The short-term environmental effects of the extraction of water from coal beds and its eventual disposal, storage, or use are well-documented, localized, and relatively benign, based on environmental monitoring data that are currently available. However, because coal bed methane production is a relatively young industry, further monitoring and analysis of groundwater, surface water, soil, and ecological systems are needed to fully understand the potential for long-term environmental impacts. To assess potential long-term, pervasive, or regional environmental problems associated with water extracted from coal beds, this report suggests a range of technologies and research approaches, to provide a scientiﬁc basis for and increase the consistency and sophistication of management of coal bed produced water, including: • the use of better geochemical ﬁngerprinting tools to estimate the age of produced water and to understand the existence and persistence of produced water in surface and groundwater systems (see Box 2); • increasing the frequency of monitoring before and after production starts to better understand the potential impacts of coal bed methane produced water extraction and management on groundwater, surface water, soil, and ecological systems; • research on the connections or links between coal bed waters and other groundwater aquifers—underground layers of water-bearing rock—and surface water; • analysis of the effects of extracting nonrenewable “fossil” water from coal beds; and • studies to evaluate the effects of produced water in indigenous aquatic biological species in the ﬁeld.
Figure 2. Map of western coal bed methane basins within the six states that are considered in this report.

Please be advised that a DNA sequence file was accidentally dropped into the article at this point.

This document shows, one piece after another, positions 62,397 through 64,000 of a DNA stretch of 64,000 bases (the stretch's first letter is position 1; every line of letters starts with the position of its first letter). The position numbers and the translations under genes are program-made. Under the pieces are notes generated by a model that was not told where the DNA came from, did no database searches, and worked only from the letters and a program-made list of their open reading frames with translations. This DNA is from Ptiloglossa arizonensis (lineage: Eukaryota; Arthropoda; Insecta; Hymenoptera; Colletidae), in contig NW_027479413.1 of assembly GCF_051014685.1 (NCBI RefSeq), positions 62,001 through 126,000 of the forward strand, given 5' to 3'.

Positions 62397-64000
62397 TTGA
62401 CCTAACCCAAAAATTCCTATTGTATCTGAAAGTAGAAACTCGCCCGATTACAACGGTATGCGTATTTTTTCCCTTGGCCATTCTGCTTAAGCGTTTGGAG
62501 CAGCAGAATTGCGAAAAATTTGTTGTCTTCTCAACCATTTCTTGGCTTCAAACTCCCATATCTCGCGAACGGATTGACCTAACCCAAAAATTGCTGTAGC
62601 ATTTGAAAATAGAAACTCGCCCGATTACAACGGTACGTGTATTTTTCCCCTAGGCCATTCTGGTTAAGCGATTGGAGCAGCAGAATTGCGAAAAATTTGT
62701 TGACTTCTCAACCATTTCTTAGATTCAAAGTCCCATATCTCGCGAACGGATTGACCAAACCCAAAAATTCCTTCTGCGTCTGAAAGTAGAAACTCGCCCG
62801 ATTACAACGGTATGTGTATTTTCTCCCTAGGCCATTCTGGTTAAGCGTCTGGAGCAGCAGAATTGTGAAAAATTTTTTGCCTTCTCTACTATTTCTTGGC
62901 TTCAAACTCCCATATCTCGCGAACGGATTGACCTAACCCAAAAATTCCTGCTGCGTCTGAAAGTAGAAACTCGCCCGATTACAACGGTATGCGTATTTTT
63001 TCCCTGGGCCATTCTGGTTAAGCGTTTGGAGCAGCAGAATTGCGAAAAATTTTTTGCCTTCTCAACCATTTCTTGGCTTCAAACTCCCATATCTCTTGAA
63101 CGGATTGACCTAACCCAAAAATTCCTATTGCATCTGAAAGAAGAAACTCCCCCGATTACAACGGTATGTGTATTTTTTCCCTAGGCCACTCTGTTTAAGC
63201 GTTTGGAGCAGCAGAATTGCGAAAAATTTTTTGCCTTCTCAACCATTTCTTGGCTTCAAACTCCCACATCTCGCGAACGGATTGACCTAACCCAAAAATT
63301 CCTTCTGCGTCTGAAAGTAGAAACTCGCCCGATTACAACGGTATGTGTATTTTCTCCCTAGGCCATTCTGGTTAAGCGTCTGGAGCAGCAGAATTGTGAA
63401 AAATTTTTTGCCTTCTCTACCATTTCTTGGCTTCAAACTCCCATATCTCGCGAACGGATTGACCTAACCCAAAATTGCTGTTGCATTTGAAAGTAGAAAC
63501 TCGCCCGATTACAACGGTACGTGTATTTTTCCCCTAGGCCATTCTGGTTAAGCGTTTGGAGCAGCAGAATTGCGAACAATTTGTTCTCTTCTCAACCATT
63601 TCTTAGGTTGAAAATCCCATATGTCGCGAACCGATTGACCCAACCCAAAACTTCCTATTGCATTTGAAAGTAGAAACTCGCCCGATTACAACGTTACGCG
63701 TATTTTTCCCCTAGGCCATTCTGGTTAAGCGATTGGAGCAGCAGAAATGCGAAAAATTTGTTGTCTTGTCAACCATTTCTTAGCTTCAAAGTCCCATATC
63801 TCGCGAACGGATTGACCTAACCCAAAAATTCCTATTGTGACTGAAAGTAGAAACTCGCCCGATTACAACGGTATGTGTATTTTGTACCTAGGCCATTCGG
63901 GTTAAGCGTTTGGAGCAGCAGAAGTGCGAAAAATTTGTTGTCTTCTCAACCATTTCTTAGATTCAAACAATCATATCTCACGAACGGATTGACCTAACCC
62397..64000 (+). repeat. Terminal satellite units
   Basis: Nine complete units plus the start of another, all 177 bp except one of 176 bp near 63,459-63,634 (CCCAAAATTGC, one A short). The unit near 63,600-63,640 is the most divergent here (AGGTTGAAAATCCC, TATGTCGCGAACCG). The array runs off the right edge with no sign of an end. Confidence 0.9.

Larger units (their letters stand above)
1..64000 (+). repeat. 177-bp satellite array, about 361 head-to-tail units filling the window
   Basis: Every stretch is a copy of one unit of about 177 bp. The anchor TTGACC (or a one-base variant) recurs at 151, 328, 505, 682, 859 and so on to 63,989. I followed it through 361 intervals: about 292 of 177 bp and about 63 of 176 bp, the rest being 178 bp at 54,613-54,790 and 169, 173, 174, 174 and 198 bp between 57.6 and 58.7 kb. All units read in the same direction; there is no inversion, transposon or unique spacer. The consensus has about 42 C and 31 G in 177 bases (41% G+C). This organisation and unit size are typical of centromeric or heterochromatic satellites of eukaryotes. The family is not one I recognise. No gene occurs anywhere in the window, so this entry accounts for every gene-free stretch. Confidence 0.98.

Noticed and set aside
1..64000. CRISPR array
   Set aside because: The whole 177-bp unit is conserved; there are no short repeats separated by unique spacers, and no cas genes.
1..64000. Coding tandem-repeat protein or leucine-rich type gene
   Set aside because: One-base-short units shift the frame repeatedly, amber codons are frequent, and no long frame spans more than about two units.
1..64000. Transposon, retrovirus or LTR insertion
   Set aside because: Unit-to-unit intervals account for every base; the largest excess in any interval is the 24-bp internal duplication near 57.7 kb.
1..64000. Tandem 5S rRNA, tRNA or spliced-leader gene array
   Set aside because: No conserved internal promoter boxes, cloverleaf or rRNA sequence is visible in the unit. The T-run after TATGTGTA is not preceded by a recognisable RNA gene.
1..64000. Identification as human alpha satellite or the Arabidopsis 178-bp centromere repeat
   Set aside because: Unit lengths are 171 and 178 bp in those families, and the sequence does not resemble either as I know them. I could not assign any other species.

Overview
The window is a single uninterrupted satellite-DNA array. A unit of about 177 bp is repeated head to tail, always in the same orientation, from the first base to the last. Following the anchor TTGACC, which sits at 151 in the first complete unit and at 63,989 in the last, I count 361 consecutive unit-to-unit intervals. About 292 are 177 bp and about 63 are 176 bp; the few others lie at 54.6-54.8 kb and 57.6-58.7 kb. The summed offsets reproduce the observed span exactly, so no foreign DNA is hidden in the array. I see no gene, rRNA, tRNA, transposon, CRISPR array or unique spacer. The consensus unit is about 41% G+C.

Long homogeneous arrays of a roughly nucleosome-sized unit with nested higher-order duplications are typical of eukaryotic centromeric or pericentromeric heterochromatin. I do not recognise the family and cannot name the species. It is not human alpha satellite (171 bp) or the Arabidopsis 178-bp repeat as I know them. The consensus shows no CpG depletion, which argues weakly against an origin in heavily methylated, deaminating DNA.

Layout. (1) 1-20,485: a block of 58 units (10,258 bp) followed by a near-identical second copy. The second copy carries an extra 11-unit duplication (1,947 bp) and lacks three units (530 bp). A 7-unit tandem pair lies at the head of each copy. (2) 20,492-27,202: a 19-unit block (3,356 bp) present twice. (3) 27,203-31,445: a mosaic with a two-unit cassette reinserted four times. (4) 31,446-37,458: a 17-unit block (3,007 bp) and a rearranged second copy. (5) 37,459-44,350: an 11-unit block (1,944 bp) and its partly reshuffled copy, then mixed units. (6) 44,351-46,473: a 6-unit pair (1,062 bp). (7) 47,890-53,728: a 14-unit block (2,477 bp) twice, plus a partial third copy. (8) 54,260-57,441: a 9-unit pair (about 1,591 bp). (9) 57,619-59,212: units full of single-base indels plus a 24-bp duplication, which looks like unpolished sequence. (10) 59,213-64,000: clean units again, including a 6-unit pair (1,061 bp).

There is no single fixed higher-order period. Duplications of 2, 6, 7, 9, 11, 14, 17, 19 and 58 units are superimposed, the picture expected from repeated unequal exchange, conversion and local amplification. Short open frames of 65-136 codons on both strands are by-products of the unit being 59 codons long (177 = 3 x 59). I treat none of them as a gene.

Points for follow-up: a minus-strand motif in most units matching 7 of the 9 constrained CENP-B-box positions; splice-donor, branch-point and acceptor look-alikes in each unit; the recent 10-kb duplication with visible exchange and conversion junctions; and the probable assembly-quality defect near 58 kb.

Source: Adapted from EIA (2007).
environmental, economic, and regulatory issues associated with extracting and managing coal bed methane produced water in the western states of Colorado, Montana, New Mexico, Utah, North Dakota, and Wyoming (see Figure 2).
The Challenge of Coal Bed Methane Produced Water
Produced water from coal beds contains varying amounts of salts and, in some cases, metals, depending on the geology and hydrology of the coal beds and surrounding rocks. Both the quality of the produced water and the amount of water that must be removed to allow methane extraction inﬂuence the way in which produced water is managed. For example, the fairly shallow coal beds in the Powder River Basin of Wyoming and Montana yield large amounts of low-salt content water that can be treated to meet state regulations before being released into local rivers and streams for disposal, or put to beneﬁcial uses such as irrigation (see Box 1). Some produced water from the Powder River Basin meets water quality standards for disposal or certain uses without any treatment at all. In contrast, the more deeply buried methane-containing coal beds of New Mexico, Utah, and Colorado yield smaller volumes of generally very saline water. Because it would be expensive to treat such relatively small quantities of this water to meet state regulations for surface disposal or use, and because suitable geologic formations are readily available, produced water extracted from coal bed wells outside of the Powder
Box 1. The Options for Coal Bed Methane Produced Water